I spent a few minutes reading some of the comments over on Jalopnik from the article about a young mother who was killed by a pair of street racers. Her baby, who she was pushing in a stroller, was critically injured. The comments go about as you might expect, but I have a thought that I’d like to share with a more thoughtful group of people.

The very first comment questions why the mother was walking with her baby near a busy street. I’m not going to go into any discussion about whether this comment was victim blaming or simply rhetorical (though I do have an opinion on that). Others said things along the lines of, “Well, if she were jaywalking” —which she wasn’t — “then she deserves part of the blame.” Okay, I suppose that’s arguable. But let me ask a rhetorical question of my own: If you are driving down the street, and you see somebody jaywalking, do you say, “They’re jaywalking. Screw ‘em,” and then run them over?

No. You, as a functioning member of society with a modicum of concern for a fellow human being, stop. Or at least slow down. You might honk, or shake a fist (or a finger). You might even try to get as close as you can to them without hitting them. But you don’t simply mow them down because you have the right of way.

That’s because you have reck. You are not reckless. And indeed, the drivers and passenger in this tragedy were all charged with, among other things, reckless driving resulting in serious bodily injury. But what does “reckless” really mean? Let’s take a look at the etymology of the word.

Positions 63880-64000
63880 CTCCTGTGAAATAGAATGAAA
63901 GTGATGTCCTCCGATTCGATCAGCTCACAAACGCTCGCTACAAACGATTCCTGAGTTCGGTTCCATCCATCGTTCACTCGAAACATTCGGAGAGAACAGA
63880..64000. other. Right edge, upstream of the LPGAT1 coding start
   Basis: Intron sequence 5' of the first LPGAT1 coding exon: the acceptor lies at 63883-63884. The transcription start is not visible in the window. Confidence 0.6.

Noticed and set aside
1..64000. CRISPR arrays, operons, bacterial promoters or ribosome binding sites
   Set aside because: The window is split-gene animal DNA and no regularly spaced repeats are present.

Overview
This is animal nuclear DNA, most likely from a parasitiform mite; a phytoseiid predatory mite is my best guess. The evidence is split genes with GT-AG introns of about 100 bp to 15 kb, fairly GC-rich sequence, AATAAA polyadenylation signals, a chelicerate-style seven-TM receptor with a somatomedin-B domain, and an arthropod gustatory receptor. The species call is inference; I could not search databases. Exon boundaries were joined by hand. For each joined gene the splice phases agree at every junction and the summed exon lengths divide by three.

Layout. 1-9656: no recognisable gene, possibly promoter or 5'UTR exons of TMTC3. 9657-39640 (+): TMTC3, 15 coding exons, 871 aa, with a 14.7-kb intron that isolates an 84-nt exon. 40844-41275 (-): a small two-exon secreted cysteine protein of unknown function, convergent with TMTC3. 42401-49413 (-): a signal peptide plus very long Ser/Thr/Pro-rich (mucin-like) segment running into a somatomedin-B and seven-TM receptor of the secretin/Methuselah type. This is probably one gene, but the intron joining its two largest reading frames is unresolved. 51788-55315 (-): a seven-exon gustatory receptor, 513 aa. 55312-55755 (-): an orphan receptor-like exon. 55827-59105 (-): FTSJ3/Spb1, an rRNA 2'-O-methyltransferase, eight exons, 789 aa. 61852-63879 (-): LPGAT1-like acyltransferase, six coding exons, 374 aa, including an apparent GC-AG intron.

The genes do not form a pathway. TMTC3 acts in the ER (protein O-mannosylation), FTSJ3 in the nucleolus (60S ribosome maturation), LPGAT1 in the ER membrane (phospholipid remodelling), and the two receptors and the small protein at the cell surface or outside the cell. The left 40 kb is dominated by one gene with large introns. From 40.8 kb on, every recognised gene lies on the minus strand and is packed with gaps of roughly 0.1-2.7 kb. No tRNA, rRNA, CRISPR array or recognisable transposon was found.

Reckless (adj.) Old English receleas “careless, thoughtless, heedless,” earlier reccileas, from *rece, recce “care, heed,” from reccan “to care” (see reck (v.)) + -less. The same affixed form is in German ruchlos, Dutch roekeloos “wicked.” Root verb reck (Old English reccan) is passing into obscurity.

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Reckless is a very old word. You can find it as far back as Shakespeare,

So flies the reckless shepherd from the wolf;
So first the harmless sheep doth yield his fleece
And next his throat unto the butcher’s knife. (Hamlet)

Here, the shepherd cares not for the sheep, and would rather save himself than tend to his charges, who cannot protect themselves.

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So, reckless driving doesn’t mean just being crazy behind the wheel. It means being careless, thoughtless, heedless of others, of humanity. Without reck. So, it doesn’t matter one fig whether that young mother was jaywalking or not. It doesn’t matter if she chose to walk her baby near a busy road. The young men who killed her cared not at all for the lives of anybody other than themselves.